European banks battered as Credit Suisse drops 20%
Credit Suisse fell below 2 Swiss francs ($2.18) for the first time after Saudi National Bank said it could not go above 10% ownership due to a regulatory issue. Credit Suisse shares were last down by more than 22%.
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Shares in European banks got pummeled again on Wednesday, as Credit Suisse plunged to fresh record lows after the lender's biggest shareholder said it could not raise its 10% stake citing regulatory issues. Credit Suisse fell below 2 Swiss francs ($2.18) for the first time after Saudi National Bank said it could not go above 10% ownership due to a regulatory issue.
Credit Suisse shares were last down by more than 22%. Trading in the shares was halted a number of times by the stock exchange operator as volumes soared and the stock plummeted. An index of European bank stocks fell in morning trading and was last down 5%, hitting its lowest level since January 4. The index has lost 13% in value since last Wednesday, marking its biggest week-on-week loss since Russia's invasion of Ukraine last February.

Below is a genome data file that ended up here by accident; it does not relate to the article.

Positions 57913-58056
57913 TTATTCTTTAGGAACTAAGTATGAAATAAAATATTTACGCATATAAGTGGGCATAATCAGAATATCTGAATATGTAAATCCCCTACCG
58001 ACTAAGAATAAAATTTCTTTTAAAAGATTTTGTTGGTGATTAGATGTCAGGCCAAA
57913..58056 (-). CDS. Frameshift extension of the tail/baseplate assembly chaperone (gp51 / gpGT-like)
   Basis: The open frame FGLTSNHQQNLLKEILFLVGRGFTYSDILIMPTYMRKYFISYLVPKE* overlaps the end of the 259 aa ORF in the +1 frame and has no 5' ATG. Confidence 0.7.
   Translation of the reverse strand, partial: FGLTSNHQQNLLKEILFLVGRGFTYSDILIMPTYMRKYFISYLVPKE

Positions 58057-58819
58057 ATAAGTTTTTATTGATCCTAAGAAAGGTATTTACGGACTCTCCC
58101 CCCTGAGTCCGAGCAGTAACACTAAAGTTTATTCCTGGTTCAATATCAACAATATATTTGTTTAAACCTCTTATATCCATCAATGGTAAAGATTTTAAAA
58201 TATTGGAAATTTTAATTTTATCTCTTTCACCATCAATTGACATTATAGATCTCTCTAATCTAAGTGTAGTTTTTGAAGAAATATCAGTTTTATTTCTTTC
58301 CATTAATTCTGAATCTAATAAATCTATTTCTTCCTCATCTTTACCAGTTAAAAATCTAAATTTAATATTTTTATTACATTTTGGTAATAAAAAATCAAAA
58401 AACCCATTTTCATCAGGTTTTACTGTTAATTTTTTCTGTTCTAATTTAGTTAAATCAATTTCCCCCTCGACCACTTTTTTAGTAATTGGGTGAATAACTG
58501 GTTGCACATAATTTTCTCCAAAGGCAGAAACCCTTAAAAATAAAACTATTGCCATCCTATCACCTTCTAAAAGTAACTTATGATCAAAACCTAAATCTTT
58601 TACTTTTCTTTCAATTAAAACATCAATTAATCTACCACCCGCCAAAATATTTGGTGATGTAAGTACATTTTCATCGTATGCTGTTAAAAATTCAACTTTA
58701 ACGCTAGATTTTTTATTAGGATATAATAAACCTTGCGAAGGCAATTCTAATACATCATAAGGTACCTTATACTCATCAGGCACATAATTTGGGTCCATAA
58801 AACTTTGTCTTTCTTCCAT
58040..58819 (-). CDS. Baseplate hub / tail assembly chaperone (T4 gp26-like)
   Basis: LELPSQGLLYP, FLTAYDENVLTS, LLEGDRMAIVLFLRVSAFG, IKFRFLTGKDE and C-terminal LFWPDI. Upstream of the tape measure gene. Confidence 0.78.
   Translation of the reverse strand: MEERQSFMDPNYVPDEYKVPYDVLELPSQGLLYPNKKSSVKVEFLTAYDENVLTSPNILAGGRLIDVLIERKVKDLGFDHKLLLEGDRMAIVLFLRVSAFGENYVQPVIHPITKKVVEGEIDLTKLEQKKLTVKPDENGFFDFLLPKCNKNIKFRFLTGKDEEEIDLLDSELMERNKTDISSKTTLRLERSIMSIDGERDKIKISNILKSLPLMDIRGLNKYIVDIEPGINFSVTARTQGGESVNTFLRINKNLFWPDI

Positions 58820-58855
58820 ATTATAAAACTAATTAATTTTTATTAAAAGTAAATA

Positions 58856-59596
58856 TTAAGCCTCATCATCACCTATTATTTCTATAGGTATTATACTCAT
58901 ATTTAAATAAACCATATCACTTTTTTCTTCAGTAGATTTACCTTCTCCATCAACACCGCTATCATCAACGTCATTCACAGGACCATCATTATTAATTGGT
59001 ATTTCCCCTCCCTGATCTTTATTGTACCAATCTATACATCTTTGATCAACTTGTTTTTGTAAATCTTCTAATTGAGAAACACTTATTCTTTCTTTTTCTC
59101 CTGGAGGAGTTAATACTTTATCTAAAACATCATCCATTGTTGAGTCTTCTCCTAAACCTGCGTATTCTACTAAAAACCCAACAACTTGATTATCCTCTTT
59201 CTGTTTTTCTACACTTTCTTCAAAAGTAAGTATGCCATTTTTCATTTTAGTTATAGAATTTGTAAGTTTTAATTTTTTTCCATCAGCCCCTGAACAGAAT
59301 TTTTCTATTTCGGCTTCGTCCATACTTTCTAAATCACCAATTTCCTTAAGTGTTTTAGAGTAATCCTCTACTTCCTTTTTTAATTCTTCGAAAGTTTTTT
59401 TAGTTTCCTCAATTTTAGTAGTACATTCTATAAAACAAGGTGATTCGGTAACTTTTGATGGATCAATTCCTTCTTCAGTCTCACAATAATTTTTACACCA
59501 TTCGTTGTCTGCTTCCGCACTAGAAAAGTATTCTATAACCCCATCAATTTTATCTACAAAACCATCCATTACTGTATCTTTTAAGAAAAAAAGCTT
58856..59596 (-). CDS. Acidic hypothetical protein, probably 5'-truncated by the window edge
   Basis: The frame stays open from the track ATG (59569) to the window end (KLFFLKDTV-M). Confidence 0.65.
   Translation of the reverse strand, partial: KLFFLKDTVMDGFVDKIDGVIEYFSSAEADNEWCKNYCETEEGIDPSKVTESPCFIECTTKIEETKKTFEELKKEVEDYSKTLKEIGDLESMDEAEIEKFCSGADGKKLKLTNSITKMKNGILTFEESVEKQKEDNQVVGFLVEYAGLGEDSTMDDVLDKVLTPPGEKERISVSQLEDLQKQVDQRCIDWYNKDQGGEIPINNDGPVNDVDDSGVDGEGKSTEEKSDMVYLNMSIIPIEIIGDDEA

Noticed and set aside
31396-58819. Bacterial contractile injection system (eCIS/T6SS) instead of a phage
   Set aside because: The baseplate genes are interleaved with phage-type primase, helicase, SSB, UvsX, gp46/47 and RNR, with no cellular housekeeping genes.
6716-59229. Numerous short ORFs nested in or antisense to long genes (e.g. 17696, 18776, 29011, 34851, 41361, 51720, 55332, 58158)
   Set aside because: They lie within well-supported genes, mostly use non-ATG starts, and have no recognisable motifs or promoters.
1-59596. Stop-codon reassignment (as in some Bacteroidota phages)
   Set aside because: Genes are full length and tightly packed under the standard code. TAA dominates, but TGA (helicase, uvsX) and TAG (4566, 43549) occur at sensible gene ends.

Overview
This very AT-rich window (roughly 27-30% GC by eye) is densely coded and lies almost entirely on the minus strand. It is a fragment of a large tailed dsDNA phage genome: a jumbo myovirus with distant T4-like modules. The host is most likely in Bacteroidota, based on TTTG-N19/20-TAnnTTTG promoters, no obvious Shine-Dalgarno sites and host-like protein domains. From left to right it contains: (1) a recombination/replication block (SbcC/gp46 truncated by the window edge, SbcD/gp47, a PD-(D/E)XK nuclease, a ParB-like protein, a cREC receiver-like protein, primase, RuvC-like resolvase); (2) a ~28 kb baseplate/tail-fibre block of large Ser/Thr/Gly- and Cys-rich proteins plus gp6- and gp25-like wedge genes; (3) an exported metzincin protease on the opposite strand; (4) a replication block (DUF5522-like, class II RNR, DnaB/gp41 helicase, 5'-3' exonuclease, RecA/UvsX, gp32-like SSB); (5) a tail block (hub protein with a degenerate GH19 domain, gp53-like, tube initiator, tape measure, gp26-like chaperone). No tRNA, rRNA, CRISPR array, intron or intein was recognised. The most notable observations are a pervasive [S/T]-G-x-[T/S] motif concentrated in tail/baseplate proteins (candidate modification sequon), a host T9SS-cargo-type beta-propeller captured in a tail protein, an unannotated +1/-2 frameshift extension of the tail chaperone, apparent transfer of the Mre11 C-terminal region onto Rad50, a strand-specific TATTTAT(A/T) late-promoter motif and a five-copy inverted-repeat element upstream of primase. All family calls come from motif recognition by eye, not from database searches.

"Markets are wild. We move from the problems of American banks to those of European banks, first of all, Credit Suisse," said Carlo Franchini, head of institutional clients at Banca Ifigest in Milan. "This is dragging lower the whole banking sector in Europe. The shares accelerated losses after the Saudis (commented) ...I believe Credit Suisse's crisis can be solved and the bank will not be let to go belly up," Franchini said.
Shares in Swiss bank UBS were last down 21%. French banks BNP Paribas and Societe Generale saw declines of 8.7% and 9.5%, respectively. Spanish bank Banco de Sabadell and Germany's Commerzbank fell by 6.5-7.5%.
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